On the face of it, economic freedom is a simple concept. However, it encompasses every aspect of an individual’s life. Economic freedom defines the standard of living and has a significant influence on the quality of life. It influences a person’s right to choose how to be productive and what profession to pursue. It is the engine that drives opportunity, prosperity and well-being in any society or economy.
“Economic freedom is a crucial component of liberty. It empowers people to work, produce, consume, own, trade, and invest according to their personal choices,” says the heritage.org site.
Measuring Economic Freedom
Since economic freedom is such an important concept, it is essential to measure it. This is precisely what the Index of Economic Freedom aims at doing. Since 1995, this index has measured and tracked economic well-being and its evolution across the globe. The Index of Economic Freedom covers ten parameters of freedom in 184 countries and is published annually by The Wall Street Journal and The Heritage Foundation. It is based on the idea that ‘When institutions protect the liberty of individuals, greater prosperity results for all,’ which Adam Smith outlined in his treatise on economics called the Wealth of Nations.
The Parameters for Measuring Economic Freedom
The Index awards a relative rank to each of the 184 countries covered by arriving at an overall score, which in turn takes into account the ten benchmarks of economic freedom. These ten benchmarks are: Business Freedom, Trade Freedom, Fiscal Freedom, Government Spending, Monetary Freedom, Investment Freedom, Property Rights, Freedom from Corruption and Labor Freedom.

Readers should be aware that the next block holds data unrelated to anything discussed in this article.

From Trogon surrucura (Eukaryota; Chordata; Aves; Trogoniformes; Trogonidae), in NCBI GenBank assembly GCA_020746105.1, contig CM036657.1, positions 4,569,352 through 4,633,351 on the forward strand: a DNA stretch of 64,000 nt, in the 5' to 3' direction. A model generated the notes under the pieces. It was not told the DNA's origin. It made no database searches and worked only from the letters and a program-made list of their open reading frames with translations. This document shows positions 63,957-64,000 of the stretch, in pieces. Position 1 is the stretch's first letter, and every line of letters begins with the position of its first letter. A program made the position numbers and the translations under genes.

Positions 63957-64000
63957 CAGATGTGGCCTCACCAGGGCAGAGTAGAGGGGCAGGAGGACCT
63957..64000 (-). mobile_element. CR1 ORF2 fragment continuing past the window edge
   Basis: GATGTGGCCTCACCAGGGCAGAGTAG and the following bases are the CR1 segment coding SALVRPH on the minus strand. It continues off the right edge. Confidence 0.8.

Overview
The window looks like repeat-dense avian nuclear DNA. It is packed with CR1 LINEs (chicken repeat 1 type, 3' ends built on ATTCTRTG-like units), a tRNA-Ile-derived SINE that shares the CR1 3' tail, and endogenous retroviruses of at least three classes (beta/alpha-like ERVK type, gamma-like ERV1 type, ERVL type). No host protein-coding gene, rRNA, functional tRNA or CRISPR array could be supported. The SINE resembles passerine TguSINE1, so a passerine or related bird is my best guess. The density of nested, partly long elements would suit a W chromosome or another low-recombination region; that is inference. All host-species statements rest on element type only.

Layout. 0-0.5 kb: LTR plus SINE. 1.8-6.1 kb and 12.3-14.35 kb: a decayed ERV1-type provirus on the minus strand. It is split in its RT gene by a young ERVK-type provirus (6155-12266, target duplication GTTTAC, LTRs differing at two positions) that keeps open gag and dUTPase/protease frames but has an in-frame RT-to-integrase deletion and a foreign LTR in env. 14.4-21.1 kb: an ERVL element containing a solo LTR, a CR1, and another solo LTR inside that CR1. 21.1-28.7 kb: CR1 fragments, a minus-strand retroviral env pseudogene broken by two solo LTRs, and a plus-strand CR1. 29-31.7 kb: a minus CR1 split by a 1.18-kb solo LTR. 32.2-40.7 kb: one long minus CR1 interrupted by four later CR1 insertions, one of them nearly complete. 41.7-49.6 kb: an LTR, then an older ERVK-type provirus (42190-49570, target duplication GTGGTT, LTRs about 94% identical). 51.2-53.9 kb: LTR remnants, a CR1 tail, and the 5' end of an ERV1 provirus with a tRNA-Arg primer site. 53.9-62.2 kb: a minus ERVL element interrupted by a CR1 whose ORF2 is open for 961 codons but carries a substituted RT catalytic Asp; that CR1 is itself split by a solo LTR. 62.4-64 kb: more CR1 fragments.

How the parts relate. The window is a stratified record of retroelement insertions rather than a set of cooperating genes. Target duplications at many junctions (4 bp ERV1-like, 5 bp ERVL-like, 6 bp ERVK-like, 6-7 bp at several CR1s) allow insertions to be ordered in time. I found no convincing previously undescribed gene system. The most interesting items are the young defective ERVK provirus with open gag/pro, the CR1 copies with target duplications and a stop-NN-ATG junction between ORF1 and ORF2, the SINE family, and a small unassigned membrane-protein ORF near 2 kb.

These ten measures are reviewed against macro-economic parameters, which include Tariff Rate, Income Tax Rate, Corporate Tax Rate, Population, GDP, GDP Per Capita, Unemployment Rate, Inflation Rate, FDI Inflow, Tax Burden as a percentage of GDP and Government Expenditure as a percentage of GDP.
The 2012 Index of Economic Freedom
According to this year’s index, the ranks of India and Nepal are:
What has contributed to the dismal ranking of these two countries? This is especially interesting in view of the ranking attained a country like Sri Lanka, which stands at the 97th position as per the index. Our current state of affairs is not very encouraging. How prepared are we to answer the call for economic freedom?
A Look at India
India’s rank is based on a score of 54.6 in the economic freedom index, unchanged from last year. The absence of a smoothly functioning legal framework seems to undermine the blistering rate at which its economy is burgeoning. The state still interferes through state owned enterprises in the regional economic affairs, and failed attempts at establishing a socialist presence means that the government still has a free rein in economic activity. Market reforms have had a lopsided success rate at implementation, combined with a regulatory system that restricts the growth of the private sector and ever increasing inflation rates. The platform for macroeconomic stability is thus shaky. Terrorist attacks, scams, scandals and the Commonwealth Games exposé among others have dealt a severe blow to the image of financial security in the country.
The highest income and corporate tax rates are 30.9% and 33.22%, respectively. The tax burden is 16.8% of total domestic income, and the government spends 29% of the total Gross Domestic Product (GDP). There hence remains a budget balance deficit to the extent that public debt has reached a high of 64.1% of the GDP.